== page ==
ZLC Private Investment Management Inc., is pleased to welcome Jon McKinney, B.Comm., C.A., CIM as President and Portfolio Manager.
The most basic form of insurance and the simplest to understand is Renewable and Convertible Term Insurance. Coverage is provided for a specified term, the policy renews automatically at the end each term period until the policy expires, most commonly at age 85. This plan has the lowest initial cost at entry, but don’t be mesmerized by the low cost because on renewal you will pay a substantial increase. If, however, you become uninsurable before the end of the term period you will have no other option but to renew or convert it to a permanent plan if you want to keep the coverage.
What Snowbirds Need to Know About Residency Rules
After another harsh winter, many Canadians dream of joining the large number of Snowbirds who make their way to the dry warmth of California, Arizona and Florida each winter season. If you are contemplating, or already are, becoming a Snowbird and whiling away the winter months in warmer climes south of the border it is important to understand how the new U.S. Tax laws apply under these circumstances. The last thing you would want is to find that the Internal Revenue Service considers you a US resident making you liable for U.S. income tax or subject to U.S. penalties or both.
Lately, one question clients are asking me is whether they should contribute to a Tax Free Savings Account (TFSA) or a Registered Retirement Savings Plan (RRSP)? Personally, I really like the TFSA. however it doesn’t have to be an either or choice. Why not do both? If both, in what proportion should you divide your contributions? In order to make an informed decision, let’s quickly review the main features of each program as discussed in last month’s article. I will use bullets to illustrate the features as nothing gets people’s attention more than bullets.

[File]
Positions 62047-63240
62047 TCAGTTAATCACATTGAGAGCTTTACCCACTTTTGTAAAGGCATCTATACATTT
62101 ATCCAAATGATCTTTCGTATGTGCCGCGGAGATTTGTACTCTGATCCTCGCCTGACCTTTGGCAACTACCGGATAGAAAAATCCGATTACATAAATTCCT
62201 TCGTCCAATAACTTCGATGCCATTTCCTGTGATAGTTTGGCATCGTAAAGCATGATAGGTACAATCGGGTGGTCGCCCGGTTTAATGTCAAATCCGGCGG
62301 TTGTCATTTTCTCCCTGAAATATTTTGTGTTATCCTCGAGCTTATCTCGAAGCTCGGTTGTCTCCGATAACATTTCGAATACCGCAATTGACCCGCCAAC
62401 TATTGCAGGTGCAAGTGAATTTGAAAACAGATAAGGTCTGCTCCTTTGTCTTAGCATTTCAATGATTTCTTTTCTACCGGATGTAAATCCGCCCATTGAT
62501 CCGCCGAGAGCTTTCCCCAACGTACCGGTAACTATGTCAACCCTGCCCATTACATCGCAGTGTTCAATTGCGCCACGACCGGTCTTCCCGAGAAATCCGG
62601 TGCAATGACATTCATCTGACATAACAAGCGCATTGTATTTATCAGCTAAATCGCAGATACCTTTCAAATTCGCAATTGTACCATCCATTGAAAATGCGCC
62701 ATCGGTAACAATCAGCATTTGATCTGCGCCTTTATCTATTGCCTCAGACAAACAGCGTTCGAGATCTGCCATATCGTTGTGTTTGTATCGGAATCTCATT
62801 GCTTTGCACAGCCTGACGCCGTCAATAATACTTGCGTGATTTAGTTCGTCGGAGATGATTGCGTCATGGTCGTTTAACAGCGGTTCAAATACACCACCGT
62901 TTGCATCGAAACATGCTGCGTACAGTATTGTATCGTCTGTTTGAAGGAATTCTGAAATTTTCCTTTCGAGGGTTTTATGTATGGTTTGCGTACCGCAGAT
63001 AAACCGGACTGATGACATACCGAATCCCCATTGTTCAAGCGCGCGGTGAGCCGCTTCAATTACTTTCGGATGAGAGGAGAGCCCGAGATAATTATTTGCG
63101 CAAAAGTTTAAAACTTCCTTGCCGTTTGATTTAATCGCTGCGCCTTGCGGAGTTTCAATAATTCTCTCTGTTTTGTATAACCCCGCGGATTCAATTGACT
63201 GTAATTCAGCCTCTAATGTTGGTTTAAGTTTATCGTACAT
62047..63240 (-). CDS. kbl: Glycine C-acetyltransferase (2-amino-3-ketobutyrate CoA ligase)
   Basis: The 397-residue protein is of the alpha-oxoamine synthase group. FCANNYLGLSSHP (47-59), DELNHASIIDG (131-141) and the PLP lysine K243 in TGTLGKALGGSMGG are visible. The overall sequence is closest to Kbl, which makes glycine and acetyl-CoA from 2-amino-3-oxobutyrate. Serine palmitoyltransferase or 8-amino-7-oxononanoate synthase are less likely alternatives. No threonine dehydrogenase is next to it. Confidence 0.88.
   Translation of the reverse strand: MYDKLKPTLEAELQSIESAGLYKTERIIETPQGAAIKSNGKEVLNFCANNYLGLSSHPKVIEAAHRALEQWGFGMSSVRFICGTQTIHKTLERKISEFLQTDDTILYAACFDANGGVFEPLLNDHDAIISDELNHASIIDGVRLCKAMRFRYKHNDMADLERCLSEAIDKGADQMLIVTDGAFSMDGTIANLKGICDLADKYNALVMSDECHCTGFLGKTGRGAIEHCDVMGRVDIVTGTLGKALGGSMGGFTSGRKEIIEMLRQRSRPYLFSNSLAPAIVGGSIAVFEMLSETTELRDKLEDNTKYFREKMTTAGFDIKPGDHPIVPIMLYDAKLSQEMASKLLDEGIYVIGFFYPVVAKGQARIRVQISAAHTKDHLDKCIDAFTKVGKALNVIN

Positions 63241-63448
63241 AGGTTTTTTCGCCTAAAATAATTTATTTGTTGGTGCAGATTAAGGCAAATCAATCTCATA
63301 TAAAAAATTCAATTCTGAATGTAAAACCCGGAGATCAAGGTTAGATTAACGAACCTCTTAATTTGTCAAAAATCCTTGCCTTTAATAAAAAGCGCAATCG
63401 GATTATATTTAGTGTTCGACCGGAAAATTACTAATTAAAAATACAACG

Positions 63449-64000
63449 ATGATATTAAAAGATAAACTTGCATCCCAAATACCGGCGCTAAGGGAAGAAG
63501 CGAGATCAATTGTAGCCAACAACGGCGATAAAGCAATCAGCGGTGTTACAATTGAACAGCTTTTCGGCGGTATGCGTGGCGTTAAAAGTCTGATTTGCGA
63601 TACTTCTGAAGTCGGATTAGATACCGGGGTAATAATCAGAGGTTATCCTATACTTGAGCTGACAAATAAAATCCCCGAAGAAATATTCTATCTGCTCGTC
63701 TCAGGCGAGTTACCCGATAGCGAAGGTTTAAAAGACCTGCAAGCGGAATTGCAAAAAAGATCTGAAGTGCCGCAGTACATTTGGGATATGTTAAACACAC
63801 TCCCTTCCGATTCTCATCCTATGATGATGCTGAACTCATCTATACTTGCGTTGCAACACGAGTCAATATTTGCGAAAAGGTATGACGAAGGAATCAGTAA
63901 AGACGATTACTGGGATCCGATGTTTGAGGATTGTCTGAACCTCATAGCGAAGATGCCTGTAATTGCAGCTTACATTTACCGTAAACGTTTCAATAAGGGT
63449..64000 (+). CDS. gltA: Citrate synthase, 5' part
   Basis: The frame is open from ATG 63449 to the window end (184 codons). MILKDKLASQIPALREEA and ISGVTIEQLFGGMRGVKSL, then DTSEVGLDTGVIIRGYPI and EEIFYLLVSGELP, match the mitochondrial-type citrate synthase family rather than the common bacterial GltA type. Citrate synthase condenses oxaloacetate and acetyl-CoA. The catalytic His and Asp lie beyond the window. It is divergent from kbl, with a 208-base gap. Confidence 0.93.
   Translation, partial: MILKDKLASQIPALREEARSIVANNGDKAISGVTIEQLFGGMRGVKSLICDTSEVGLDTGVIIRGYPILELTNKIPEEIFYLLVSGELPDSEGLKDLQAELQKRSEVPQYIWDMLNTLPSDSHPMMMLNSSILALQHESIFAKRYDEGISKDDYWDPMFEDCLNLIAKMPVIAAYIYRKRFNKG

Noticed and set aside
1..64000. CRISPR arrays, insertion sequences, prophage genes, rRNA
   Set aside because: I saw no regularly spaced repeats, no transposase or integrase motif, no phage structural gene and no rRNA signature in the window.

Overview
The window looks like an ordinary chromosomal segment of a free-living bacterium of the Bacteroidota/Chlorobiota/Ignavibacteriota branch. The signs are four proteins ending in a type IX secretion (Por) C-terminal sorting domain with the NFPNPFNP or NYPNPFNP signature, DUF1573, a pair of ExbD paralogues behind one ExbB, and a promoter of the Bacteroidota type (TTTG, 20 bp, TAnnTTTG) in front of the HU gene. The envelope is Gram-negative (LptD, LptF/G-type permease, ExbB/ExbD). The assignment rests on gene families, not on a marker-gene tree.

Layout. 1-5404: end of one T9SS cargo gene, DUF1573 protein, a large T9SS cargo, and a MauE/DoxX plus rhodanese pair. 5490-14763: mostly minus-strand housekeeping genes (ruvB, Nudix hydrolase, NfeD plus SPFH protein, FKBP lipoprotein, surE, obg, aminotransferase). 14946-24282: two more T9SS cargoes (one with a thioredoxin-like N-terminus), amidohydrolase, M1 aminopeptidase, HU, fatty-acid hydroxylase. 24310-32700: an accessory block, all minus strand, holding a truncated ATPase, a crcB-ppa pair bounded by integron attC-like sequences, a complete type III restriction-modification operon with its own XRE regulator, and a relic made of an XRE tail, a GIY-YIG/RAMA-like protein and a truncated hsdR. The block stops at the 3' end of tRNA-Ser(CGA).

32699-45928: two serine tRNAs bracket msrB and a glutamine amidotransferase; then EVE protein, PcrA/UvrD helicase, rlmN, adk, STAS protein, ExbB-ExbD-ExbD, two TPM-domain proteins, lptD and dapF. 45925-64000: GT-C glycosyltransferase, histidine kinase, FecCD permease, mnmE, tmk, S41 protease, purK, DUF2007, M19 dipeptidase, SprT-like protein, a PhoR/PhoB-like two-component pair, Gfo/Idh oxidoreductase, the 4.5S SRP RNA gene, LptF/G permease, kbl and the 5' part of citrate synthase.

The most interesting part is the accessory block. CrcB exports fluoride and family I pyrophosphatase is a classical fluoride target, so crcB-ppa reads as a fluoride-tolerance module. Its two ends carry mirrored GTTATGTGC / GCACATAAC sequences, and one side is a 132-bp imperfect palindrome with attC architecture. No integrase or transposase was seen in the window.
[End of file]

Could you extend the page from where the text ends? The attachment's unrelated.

TAX FREE SAVINGS ACCOUNT
- Any Canadian resident age 18 or over may open a TFSA. Contribution is not based on earned income. There is no maximum age for contribution.
- Maximum contribution is $5,000 for each year from 2009 to 2012 and must be made by December 31st of the year of contribution. For 2013, due to indexing the maximum contribution is $5,500.
- There is carry forward room for each year in which the maximum contribution was not made.
- The deposit is not tax deductible, but the funds accumulate with no income tax payable on growth.
- Withdrawals may be made at any time on an income tax free basis. Withdrawals create additional deposit room commencing in the year after withdrawal.